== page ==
Tuesday, December 19, 2006

Architected for Openness

Earlier this year, I wrote a post titled Innovation Happens Elsewhere.

The post, inspired by a quote from Bill Joy, argues that no company owns a monopoly on talent and innovation. As such, businesses need to be designed to leverage the innovation of others. Certainly the multiple benefits - cost, innovation, wealth - driven by standards and open-systems speak to the value of building businesses that are premised on the axiom of distributed innovation.

The atomization of the web is well underway. Standards and protocols are enabling end-users to consume services and content on their terms. Companies are realizing that "off-domain" consumption and service/content syndication leverages the optimal mix of consumer preferences and technology.

As an example, in Q306, GOOG's Q306 total ad revenues were $2.66bn, of which $1bn came via non-GOOG domains, or 39% of the total. The rise of GOOG gadgets, Windows Live gadgets, web widgets, etc reflect a creeping realization that no matter how large the brand it is impossible to keep users on a single domain. JavaScript-integration represents the lowest common denominator for the adoption and usage of a given company's services. Like AdSense, it is critical that web companies allow users to consume web services at locations and in the form of the consumers' choosing.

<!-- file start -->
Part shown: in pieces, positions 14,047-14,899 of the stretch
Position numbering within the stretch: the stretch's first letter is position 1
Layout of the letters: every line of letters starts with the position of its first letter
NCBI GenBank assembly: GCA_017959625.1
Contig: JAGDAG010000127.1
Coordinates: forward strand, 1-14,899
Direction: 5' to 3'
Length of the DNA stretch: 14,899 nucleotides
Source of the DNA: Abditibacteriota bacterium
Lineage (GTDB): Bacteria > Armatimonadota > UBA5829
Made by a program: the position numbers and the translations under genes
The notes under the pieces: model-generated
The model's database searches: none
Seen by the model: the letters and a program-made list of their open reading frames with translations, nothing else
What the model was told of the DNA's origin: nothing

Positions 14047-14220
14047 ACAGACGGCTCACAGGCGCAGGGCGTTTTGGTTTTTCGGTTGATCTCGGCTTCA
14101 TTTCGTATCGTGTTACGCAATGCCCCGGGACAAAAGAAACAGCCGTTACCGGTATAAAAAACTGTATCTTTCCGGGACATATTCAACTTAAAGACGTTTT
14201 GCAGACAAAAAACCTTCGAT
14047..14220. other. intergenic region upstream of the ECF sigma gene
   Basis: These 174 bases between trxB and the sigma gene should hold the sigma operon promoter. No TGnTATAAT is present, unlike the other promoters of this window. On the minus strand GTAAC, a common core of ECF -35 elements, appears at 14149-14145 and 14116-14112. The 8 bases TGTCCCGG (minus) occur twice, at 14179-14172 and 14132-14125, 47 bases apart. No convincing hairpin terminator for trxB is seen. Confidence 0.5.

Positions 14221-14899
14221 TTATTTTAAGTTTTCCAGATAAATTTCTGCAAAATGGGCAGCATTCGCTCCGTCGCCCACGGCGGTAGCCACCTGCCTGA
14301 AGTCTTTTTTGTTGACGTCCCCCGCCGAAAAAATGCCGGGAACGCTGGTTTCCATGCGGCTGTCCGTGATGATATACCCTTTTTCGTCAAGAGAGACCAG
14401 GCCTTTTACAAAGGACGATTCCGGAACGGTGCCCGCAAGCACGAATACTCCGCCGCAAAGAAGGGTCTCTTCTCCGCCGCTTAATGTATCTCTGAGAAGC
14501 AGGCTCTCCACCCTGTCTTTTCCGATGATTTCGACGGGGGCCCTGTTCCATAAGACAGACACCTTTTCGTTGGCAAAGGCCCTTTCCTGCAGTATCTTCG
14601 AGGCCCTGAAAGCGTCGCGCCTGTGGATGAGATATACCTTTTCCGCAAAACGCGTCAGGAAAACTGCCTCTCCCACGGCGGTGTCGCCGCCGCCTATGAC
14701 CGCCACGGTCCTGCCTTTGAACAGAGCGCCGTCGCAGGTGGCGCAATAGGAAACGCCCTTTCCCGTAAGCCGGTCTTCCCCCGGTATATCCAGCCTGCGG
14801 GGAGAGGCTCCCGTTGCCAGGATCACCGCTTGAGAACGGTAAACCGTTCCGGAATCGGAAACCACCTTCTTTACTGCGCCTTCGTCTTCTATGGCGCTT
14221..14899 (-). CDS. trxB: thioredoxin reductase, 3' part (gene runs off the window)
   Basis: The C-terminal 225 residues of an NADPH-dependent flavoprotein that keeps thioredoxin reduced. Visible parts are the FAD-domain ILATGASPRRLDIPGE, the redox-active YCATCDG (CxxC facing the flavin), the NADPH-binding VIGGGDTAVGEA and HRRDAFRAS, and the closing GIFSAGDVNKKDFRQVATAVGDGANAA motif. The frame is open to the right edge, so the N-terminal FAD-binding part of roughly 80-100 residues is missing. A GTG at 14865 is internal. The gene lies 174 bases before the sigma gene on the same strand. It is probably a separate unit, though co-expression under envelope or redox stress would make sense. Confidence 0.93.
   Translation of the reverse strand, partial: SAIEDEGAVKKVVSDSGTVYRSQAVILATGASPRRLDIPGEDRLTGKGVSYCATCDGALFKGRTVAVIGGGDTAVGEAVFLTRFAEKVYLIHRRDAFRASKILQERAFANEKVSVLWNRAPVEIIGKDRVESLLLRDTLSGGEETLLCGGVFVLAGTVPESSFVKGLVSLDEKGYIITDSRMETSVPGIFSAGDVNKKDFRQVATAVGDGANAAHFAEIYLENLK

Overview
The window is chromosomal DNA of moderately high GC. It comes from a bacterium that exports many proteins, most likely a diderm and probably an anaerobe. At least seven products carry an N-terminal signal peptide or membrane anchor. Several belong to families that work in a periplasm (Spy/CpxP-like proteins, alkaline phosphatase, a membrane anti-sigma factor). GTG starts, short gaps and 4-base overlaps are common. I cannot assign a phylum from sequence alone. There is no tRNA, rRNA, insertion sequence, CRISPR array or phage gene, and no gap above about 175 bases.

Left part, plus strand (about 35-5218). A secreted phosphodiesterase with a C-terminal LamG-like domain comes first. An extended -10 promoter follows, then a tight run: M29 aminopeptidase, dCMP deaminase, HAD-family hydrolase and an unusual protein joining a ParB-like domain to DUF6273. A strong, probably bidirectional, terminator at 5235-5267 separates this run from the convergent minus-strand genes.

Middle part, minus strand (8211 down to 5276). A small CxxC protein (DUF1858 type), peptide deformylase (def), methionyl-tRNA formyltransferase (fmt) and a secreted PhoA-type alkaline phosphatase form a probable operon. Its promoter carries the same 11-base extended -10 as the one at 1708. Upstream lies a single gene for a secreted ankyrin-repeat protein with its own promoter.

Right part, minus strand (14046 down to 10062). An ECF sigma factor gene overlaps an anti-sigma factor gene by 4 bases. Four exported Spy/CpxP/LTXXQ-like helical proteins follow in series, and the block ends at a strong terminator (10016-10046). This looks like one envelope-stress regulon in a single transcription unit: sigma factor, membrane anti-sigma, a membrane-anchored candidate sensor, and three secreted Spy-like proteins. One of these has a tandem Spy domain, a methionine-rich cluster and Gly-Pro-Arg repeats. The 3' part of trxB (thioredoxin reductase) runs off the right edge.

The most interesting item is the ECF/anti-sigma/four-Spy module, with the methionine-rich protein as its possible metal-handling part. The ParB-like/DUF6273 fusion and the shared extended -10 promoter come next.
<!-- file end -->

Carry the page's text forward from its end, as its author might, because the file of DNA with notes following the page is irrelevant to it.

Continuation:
In many ways, DVR, RSS, personalized home pages reflect the demise of the top down architecture that requires program managers and companies to produce, edit, and package content and services on the users behalf. Whether time shifting, JavaScript-service integration, customized feed readers, users are rewriting the rule book regarding how they expect to be served. Today, companies that are architected to be open and to leverage distributed innovation and consumption are architected for success.

Standards and technologies are allowing for a free market, where users are in control. If we consider "openness" a virtue and the "right" side of history, then similarly we can point to "closed" walled garden strategies as being on the "wrong" side of history. We can easily compare and contrast the vibrancy of the PC web with the backward nature of the mobile industry. In mobile, gate keepers, lack of standards, fragmented platforms, massive porting costs, and a subscription mentally are robbing users and the market of the opportunity for innovation, new services, and wealth that are the treasured hallmarks of the PC-based web.

Command and control economies fell victim to the simple fact that central governments are incapable of making better decisions than millions of individuals exercising their personal preferences.

Today, an "iron curtain" mentality still exists in certain industries. The PC web is quickly creating a new digital divide - one between the consumer utility of an open ecosystem and the crap available from product managers at Verizon and AT&T, who are working with their OEMs on what will be "best" for us.

Eliminating friction points that frustrate the freedom to choose when, what, and where to consume represents not only a worthy goal in itself but more importantly recognizes that it is impossible and unwise to under estimate the individual's desire to define utility.

As entrepreneurs think about architecting start-ups for 2007, I suggest thinking about how to best facilitate atomization, syndication, user-defined utility, and the advancements of others.

1 comment:

  1. Supporting Network Neutrality would be a start...